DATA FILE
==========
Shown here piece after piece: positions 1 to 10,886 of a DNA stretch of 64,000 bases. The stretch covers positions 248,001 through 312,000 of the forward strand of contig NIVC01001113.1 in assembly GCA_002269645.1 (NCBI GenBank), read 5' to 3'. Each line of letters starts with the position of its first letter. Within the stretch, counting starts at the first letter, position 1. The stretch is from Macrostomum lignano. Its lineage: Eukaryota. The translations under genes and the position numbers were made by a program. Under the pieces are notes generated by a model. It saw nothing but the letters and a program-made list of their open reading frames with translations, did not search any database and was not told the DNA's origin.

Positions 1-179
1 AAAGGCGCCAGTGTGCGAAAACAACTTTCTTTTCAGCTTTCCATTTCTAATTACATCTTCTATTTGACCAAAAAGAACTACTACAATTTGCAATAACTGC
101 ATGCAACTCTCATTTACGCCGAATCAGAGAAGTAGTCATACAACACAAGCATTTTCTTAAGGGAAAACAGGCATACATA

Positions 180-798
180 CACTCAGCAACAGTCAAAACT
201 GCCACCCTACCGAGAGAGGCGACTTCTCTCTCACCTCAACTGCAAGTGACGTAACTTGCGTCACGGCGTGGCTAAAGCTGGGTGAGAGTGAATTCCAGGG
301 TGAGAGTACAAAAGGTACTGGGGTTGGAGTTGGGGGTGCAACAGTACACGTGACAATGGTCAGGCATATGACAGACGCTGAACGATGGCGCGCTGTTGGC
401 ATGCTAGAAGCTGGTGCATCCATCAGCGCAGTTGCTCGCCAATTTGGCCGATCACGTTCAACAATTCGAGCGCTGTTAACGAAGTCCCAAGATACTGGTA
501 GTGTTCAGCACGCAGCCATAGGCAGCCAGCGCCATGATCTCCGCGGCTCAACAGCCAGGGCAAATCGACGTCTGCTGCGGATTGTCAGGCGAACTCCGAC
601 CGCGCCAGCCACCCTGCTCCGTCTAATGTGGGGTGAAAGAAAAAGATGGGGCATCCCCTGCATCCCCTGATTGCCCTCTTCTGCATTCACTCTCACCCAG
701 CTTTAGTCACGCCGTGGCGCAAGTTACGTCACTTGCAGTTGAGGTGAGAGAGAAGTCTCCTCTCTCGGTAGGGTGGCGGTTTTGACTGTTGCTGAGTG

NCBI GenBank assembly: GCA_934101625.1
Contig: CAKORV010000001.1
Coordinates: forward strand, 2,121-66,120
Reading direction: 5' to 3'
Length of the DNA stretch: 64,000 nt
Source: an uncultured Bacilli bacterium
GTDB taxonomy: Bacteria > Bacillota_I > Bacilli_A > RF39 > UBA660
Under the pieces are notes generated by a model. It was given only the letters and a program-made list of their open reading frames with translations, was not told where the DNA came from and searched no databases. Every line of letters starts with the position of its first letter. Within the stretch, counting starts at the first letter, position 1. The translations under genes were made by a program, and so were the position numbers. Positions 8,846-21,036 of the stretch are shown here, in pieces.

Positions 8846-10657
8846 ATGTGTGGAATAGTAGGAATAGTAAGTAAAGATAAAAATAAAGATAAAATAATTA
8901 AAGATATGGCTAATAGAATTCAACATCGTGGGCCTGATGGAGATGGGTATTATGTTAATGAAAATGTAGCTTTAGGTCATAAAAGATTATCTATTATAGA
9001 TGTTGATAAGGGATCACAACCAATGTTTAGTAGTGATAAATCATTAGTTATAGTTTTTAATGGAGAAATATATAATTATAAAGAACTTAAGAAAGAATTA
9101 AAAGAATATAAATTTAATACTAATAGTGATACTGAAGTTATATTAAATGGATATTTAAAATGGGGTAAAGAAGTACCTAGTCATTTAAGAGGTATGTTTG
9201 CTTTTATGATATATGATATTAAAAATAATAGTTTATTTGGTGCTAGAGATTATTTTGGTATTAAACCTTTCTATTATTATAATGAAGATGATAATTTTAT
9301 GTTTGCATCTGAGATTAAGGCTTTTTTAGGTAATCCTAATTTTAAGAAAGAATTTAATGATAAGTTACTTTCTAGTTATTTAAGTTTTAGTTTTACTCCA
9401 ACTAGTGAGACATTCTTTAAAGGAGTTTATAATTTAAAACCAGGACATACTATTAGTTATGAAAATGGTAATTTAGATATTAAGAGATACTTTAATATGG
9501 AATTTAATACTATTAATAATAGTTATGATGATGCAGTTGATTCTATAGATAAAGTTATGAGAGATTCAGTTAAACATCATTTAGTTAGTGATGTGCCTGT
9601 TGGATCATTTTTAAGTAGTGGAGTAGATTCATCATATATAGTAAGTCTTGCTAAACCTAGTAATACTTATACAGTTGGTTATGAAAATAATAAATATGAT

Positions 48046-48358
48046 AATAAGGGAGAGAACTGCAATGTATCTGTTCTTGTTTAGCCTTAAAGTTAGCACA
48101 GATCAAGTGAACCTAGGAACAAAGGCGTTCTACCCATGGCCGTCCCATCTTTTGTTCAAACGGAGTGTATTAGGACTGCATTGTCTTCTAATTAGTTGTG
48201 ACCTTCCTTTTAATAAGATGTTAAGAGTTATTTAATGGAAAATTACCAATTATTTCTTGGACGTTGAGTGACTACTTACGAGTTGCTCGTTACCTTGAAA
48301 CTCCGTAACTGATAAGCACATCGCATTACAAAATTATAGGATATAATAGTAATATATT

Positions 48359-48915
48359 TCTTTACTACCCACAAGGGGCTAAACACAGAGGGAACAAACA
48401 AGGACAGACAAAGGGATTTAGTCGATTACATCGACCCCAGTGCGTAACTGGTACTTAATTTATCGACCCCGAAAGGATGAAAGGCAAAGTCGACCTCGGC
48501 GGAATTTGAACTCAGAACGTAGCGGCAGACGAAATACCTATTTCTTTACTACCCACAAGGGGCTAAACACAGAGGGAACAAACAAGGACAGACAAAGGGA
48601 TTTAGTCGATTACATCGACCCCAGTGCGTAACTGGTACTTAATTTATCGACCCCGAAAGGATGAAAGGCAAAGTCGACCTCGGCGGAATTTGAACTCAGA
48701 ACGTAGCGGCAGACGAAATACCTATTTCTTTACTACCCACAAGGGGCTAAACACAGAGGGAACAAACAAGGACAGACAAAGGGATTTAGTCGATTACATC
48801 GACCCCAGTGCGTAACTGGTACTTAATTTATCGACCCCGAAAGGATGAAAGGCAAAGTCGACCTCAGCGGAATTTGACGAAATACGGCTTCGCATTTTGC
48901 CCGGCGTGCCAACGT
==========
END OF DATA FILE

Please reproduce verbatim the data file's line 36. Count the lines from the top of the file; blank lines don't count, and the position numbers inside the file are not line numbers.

Positions 48359-48915